381. Telegram From the Department of State to Secretary of State Kissinger in Brussels1
Tosec 60/241816. Subj: Conversation With Israeli Ambassador. For Secretary From Sisco.[Page 1043]
1. I gave Dinitz Memorandum of Understanding which is reproduced in this telegram for the record, saying that I assumed Israel would wish to give this matter further study. I did not find it necessary to elaborate on the individual points, since Dinitz found them self-explanatory and provided me with several preliminary comments immediately. He focussed on para 3, underscoring that their draft made it clear, whereas ours did not, that Israel would refuse to participate in the conference with Syria until Syria took the minimal actions indicated therein with respect to POWs. I limited my remarks to saying that U.S. was keenly aware of the importance Israel attaches to this question, and that I was sure that POW question was one matter which you would be taking up in Damascus. Dinitz reiterated that this is a highly emotional issue in Israel and that if we could accept their formulation it would make it less difficult for Mrs. Meir in the Cabinet.
2. Dinitz also focussed on para 8, stressing as you would expect, that they are insisting on unanimity and that “full [omission in original] their insistence in this regard did not come out of any doubt as to our own position but rather their concern over the position of other participants in the conference.
3. He also made a comment on para 9 saying that phrases like “essentially non-substantive capacity” and “principal duty” left open a possible substantive role for the SYG and his representative. On this one he seemed less concerned than on the other two points.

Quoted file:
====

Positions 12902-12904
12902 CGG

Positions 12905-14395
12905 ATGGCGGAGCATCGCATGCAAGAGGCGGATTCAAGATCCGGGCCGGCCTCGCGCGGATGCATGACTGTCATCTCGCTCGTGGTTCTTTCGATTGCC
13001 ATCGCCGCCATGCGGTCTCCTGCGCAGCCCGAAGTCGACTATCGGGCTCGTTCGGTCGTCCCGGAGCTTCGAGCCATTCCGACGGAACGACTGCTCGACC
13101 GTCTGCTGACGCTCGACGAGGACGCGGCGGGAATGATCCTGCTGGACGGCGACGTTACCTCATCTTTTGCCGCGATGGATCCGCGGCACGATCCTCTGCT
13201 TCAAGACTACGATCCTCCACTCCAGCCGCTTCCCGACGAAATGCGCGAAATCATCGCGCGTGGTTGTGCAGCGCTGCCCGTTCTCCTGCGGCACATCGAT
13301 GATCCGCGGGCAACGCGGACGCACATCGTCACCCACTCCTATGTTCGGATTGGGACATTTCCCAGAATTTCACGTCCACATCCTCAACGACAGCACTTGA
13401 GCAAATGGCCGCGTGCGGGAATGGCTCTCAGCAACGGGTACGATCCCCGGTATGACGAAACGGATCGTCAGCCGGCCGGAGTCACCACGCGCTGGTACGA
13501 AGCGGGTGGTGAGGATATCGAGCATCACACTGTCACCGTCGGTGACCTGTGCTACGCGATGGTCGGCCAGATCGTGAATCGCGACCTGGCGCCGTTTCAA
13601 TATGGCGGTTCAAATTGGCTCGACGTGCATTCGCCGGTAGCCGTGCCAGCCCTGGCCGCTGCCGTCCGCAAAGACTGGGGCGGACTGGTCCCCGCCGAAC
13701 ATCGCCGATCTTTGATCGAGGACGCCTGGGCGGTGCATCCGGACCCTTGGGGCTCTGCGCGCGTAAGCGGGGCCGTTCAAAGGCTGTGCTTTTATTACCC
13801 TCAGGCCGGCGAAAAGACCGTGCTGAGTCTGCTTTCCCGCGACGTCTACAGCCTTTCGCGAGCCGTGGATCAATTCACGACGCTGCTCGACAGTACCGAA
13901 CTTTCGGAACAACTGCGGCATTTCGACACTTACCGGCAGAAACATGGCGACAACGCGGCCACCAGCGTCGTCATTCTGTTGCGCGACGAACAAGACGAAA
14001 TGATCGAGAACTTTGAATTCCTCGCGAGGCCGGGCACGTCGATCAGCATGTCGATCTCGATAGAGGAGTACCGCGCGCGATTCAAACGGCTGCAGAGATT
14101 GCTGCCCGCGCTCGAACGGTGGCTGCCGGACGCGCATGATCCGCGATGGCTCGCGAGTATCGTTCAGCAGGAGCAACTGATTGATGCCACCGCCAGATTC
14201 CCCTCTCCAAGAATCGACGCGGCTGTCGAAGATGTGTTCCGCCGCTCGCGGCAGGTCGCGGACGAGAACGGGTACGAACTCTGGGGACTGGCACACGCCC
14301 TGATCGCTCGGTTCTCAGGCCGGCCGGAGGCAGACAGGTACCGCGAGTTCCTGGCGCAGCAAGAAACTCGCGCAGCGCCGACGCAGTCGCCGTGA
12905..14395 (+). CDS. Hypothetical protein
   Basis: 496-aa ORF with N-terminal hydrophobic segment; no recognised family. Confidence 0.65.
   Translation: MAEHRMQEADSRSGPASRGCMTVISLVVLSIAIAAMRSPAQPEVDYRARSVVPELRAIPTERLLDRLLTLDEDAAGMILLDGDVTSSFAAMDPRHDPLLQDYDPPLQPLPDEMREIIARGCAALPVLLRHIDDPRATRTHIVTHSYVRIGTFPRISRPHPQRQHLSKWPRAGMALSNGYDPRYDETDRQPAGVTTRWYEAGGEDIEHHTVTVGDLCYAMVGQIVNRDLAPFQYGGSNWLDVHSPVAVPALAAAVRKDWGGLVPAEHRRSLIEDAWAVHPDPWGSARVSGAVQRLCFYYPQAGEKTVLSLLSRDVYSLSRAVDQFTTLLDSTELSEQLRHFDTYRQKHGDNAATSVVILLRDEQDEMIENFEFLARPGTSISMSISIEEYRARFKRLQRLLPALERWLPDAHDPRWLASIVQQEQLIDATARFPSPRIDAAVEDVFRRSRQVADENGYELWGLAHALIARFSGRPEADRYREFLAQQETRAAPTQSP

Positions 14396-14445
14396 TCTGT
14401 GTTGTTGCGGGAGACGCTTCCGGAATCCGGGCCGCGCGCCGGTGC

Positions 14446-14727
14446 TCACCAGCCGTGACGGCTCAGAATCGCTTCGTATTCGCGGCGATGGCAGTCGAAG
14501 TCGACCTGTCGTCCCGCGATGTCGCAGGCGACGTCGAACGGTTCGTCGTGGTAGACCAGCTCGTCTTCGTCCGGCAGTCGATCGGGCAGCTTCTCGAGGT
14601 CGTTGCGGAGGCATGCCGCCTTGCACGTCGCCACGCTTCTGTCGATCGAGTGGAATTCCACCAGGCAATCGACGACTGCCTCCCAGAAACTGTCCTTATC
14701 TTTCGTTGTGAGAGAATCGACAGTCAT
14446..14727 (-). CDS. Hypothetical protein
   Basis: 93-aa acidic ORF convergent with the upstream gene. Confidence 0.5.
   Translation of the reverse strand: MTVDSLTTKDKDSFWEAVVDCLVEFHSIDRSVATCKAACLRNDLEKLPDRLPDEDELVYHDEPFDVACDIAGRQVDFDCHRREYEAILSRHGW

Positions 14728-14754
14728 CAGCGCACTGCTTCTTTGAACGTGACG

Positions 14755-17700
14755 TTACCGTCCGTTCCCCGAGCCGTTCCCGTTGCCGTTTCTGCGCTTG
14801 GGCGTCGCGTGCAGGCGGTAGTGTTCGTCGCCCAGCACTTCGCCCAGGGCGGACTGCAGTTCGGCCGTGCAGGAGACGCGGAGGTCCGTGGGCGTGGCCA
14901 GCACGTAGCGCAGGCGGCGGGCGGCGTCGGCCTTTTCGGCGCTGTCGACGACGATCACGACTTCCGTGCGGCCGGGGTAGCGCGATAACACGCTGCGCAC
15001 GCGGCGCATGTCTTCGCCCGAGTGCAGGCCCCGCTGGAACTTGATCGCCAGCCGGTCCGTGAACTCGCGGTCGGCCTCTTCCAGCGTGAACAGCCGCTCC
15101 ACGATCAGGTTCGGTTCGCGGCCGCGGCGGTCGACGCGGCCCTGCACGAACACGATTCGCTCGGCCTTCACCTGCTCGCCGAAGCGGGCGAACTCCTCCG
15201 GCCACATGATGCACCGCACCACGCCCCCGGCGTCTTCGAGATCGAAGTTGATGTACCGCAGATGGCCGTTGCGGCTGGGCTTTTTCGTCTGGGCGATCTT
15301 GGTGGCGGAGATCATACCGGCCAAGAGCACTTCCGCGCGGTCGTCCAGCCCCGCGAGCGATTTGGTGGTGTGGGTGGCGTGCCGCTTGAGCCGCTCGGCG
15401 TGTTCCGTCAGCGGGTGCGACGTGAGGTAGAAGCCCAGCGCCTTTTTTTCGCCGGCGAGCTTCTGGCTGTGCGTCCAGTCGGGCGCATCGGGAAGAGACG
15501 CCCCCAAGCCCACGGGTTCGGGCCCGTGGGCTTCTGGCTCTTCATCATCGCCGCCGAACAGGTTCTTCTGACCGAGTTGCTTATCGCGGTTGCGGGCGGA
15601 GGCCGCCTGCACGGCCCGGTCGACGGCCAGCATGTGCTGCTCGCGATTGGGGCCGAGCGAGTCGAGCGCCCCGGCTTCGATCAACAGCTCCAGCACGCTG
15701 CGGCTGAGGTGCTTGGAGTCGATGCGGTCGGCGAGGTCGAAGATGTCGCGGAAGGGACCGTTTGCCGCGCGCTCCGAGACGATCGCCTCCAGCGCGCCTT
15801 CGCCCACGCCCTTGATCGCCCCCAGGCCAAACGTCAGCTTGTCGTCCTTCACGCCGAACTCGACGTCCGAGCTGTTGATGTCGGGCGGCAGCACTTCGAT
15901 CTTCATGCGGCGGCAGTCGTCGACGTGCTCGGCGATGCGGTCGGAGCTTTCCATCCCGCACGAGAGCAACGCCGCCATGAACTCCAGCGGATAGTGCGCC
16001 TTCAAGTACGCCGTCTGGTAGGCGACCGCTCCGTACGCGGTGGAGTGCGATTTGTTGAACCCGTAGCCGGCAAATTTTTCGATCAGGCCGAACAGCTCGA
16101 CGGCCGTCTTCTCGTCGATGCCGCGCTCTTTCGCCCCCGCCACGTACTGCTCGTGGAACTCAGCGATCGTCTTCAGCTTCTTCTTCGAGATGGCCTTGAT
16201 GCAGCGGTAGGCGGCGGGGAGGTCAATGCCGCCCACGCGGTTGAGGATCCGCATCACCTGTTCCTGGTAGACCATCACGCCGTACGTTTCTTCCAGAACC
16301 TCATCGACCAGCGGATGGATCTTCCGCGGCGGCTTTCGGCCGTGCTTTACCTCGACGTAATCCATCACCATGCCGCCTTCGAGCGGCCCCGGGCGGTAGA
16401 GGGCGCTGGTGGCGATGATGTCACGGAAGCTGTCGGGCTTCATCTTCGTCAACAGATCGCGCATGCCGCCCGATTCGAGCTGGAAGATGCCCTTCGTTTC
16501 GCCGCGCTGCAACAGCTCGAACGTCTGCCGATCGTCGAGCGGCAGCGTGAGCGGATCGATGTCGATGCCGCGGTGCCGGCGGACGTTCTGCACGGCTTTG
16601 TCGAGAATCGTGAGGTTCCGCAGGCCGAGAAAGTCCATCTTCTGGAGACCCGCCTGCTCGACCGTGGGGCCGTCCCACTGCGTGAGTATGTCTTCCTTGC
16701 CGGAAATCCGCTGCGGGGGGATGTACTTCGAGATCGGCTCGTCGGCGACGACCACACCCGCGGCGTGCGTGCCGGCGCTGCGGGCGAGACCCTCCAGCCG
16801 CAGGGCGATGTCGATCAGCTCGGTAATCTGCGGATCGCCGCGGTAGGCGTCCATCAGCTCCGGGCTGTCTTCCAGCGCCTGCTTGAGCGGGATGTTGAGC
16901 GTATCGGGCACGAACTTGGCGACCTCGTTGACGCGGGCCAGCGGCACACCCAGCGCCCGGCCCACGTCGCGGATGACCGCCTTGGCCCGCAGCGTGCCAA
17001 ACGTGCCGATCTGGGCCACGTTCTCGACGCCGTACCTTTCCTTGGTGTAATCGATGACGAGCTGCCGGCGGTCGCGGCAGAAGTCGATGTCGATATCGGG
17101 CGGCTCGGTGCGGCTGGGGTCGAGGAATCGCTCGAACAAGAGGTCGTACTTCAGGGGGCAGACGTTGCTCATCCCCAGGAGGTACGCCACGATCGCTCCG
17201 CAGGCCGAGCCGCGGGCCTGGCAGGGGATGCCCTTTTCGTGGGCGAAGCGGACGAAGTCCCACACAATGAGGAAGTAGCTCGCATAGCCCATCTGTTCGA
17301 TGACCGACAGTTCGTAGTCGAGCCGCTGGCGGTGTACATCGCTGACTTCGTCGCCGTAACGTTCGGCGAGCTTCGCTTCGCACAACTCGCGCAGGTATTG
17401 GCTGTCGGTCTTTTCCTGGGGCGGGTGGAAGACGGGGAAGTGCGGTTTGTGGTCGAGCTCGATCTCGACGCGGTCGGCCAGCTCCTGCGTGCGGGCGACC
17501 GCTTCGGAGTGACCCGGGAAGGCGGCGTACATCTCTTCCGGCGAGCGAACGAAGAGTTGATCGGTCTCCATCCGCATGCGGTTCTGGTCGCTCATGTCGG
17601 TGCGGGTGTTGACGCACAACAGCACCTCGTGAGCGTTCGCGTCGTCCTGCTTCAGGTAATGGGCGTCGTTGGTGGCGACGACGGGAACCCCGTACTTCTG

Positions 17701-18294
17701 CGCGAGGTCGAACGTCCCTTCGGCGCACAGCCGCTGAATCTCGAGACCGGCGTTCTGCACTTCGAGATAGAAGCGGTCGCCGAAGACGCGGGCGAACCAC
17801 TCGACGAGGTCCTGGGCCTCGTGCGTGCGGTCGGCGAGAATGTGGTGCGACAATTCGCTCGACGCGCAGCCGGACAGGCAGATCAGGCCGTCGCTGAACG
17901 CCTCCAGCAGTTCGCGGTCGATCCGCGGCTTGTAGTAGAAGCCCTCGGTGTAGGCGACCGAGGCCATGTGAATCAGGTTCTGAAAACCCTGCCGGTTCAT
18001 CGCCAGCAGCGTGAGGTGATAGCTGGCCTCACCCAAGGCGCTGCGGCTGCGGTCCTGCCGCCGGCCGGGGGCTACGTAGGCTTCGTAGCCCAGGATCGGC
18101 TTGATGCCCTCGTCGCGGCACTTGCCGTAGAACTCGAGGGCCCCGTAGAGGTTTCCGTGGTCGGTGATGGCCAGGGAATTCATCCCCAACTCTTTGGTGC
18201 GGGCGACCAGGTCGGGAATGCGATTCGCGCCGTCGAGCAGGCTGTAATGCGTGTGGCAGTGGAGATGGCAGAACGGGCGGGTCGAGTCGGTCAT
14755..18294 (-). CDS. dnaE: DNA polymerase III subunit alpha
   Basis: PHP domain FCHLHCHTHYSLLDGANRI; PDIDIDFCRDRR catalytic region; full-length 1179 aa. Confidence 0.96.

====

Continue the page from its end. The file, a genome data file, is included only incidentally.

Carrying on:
4. Dinitz said our redraft would be carefully studied and that they would send their reaction to you via Scowcroft.
5. Following is the draft which I provided Dinitz:
Begin text. “Memorandum of Understanding. This Memorandum of Understanding is intended to express how Israel and the United States will approach their respective roles at the Geneva conference.
1. The Governments of Israel and the U.S. agree that the Geneva conference is aimed at the attainment of a just and durable peace between the parties, that this peace will be a contractual peace between Israel and its Arab neighbors, and that the ultimate objective is full reconciliation between the two sides.
2. In the spirit of the special relationship that exists between our two countries, the U.S. will consult with Israel on a step-by-step basis with respect to any ideas it may wish to explore with the Soviets or with the Arabs concerning the settlement.
3. The U.S. will make every effort, along with the Government of Israel, to seek a prompt resolution of the Israeli-Syrian POW problem. This includes efforts with the Arab states as well as the USSR. The U.S. will make a major effort to encourage the Government of Syria to submit a list of Israeli POWs, to permit the International Committee of the [Page 1044]Red Cross to visit them and report that they are being treated in conformity with the Geneva Convention, and to agree to a joint exchange of wounded POWs.
4. Israel reiterates its decision to observe scrupulously the ceasefire on land, air and sea on a reciprocal basis. The U.S. will exercise its good offices in order to assure that the other side will abide by its undertaking to observe scrupulously the ceasefire.
5. All the existing arrangements with regard to the non-military supply to the Third Army as well as the City of Suez will be maintained unless superseded by other arrangements mutually agreed.
6. The U.S. will do its utmost to insure that the existing arrangement regarding the uninterrupted passage of ships through Bab-el Mandeb, to and from Israel, will remain in force, and that Egypt will not apply any blockade measures.
7. Israel and the U.S. would agree to the participation of Lebanon in the conference at an appropriate stage. This undertaking is based on the assumption that disengagement of forces will be discussed at the outset of the conference.